The New York Mets trailed 2-1 after three and a half in this past Thursday's series finale with the Washington Nationals in Citi Field. Nats' starter Tanner Roark gave up singles by Lucas Duda and Mike Baxter that put runners on first and second with one out and Mets' catcher Anthony Recker sent a line drive down the line in left and into foul territory for the third straight hit, driving in Duda, who scored the game-tying run, 2-2.
Baxter tried to go first-to-third on the play, but a helpful bounce off the rolled up tarp sent the ball out into left field where Bryce Harper met it on his way to the corner. Harper scooped it up with his glove, made the transfer and fired a strike to third where Ryan Zimmerman slapped a tag on Baxter's left foot as he slid into the bag. Third base ump James Hoye punched Baxter out and the go-ahead run was taken off the basepaths. Tanner Roark got the next out and in the first at bat of the fifth, Wilson Ramos hit a solo home run to make it 3-2 Nationals in what ended up a 7-2 win.
It was Harper's 10th outfield assist of 2013. No one who's watched the 20-year-old outfielder develop defensively was surprised by Harper's arm strength. A helpful bounce helped him get Baxter, but without a strong, accurate throw, the Mets could have had the tying run on third with one down. Last night in the nation's capital, Harper was at it again.
With the Nationals ahead 3-1 after four, Philadelphia Phillies' outfielder Freddy Galvis lined an opposite field hit by third. There was no tarp down the line in left field in Nationals Park, so Harper had to run all the way to the corner, where he cut the ball off by sliding to meet it before popping up and firing a strong throw to second. Galvis beat the throw to second, but his momentum took him past the bag and when his hand came off Nats' second baseman Steve Lombardozzi was waiting to make the tag.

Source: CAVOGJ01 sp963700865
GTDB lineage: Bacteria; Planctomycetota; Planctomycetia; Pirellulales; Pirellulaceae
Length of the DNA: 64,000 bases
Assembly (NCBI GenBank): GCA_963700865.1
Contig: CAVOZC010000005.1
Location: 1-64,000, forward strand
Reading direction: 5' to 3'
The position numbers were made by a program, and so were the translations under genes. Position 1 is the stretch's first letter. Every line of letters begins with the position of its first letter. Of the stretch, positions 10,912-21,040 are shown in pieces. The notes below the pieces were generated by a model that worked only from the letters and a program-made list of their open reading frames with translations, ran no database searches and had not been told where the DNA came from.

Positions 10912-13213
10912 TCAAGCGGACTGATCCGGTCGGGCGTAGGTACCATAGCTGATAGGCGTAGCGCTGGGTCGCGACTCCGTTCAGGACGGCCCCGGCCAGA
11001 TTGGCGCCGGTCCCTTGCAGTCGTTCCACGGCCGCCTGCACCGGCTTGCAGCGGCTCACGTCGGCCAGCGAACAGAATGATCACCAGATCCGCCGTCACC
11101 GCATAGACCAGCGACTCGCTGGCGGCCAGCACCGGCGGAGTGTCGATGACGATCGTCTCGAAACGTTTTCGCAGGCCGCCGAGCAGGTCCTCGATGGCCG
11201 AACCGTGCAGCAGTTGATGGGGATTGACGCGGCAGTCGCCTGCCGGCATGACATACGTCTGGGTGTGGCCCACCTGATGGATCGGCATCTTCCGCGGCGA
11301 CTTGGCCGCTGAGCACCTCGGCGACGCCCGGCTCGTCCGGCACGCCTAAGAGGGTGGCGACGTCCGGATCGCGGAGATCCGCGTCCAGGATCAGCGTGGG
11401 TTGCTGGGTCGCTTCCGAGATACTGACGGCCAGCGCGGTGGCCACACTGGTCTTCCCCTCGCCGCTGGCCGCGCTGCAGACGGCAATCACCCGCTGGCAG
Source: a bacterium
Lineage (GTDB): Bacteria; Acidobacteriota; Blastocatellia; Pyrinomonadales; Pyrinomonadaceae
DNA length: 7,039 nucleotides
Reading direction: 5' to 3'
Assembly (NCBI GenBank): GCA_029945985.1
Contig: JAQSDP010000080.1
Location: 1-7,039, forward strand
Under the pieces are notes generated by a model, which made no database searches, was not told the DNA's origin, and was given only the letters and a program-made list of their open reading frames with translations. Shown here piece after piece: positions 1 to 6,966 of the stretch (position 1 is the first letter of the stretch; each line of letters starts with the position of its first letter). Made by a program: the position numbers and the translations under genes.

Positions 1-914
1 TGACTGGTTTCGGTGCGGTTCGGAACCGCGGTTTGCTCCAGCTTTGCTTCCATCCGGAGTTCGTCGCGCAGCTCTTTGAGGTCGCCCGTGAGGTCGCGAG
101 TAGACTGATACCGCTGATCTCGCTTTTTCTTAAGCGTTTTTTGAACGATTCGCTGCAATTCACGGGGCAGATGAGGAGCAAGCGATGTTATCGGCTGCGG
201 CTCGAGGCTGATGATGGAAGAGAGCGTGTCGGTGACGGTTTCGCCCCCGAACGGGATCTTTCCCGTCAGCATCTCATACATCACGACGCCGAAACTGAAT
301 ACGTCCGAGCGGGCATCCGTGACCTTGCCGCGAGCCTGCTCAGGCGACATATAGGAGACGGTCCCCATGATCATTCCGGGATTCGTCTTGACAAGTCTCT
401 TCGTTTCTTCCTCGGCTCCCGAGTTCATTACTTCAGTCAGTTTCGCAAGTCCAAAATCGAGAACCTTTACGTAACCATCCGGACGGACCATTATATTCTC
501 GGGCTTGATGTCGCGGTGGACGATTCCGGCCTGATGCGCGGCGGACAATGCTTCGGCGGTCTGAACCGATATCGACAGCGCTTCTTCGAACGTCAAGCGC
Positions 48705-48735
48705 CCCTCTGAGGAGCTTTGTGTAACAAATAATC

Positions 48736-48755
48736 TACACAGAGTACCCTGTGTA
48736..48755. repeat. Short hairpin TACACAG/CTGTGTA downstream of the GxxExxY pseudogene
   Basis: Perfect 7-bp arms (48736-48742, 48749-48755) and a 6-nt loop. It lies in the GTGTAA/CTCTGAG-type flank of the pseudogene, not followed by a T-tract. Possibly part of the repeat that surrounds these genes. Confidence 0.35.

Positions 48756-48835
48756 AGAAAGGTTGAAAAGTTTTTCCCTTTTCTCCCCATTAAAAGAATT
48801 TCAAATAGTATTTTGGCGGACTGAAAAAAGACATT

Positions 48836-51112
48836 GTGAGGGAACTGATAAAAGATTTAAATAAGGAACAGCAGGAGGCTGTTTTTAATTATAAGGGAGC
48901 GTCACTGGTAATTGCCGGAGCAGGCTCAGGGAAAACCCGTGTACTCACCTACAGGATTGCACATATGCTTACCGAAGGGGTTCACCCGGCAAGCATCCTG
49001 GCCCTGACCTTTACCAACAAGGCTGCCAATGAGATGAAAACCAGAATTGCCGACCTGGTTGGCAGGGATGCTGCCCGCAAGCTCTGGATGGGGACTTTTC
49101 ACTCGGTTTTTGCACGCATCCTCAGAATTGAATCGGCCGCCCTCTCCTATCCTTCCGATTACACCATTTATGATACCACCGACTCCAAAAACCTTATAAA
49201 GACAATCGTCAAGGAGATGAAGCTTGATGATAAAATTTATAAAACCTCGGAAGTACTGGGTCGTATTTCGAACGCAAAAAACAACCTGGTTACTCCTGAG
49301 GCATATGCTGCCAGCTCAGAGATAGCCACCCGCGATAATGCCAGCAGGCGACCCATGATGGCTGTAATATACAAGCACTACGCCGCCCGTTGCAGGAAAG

With Washington up 6-1 after five, Philly catcher Carlos Ruiz came a few feet short of a leadoff home run in the first at bat of the sixth, lining a 3-2 fastball to left field and off the wall some 377ft from home. Harper tracked it and played a friendly bounce off the wall before throwing to second where Steve Lombardozzi received the ball and slapped his glove down between the base and Ruiz's cleat as he slid in. Nailed. Outfield assist no.12 for Harper, which tied him for second in the NL with the Reds' Jay Bruce, behind only D-Backs' outfielder Gerardo Parra (16) for the lead in the National League.
"I think he's way up there in assists," Davey Johnson told reporters after the game. "Both of those, you would think they're sure doubles," the Nats' skipper said. "Back to the wall and made perfect throws. It's good to take his mind off hitting. Give him something else to do."
"He's getting better," Johnson said when asked about Harper's work in the outfield. "He's still a real young outfielder. But he's got a good arm. Accurate. He likes it."
He really likes it.
"When I was catching, I loved to throw," Harper told reporters after the Nats' seventh straight win. "I loved to backdoor guys. Throw guys out and show off my arm a little bit. Now it's a little bit more of picking my spots and not throwing to third when I don't have to or not throwing to the plate when I don't have to and trying to save as much of my arm as I can and throw some guys out when I can."
Harper, like his manager, wasn't sure that he could get Galvis or Ruiz, but strong, accurate throws gave him a chance. "I wasn't sure," he admitted. "The one I slid on down the line, I didn't know if I had an opportunity at all, but I just tried to throw it as hard as I can and let [Lombardozzi] do the rest. Ruiz, I wasn't sure if I had an opportunity on that one either. It deflected off the wall the best it could."
So which does he like better? Assists or home runs? "I like throwing guys out," Harper said, "I really do. I get fired up, because it doesn't happen often. Of course, homers don't happen often, but it's an adrenaline rush throwing guys out."
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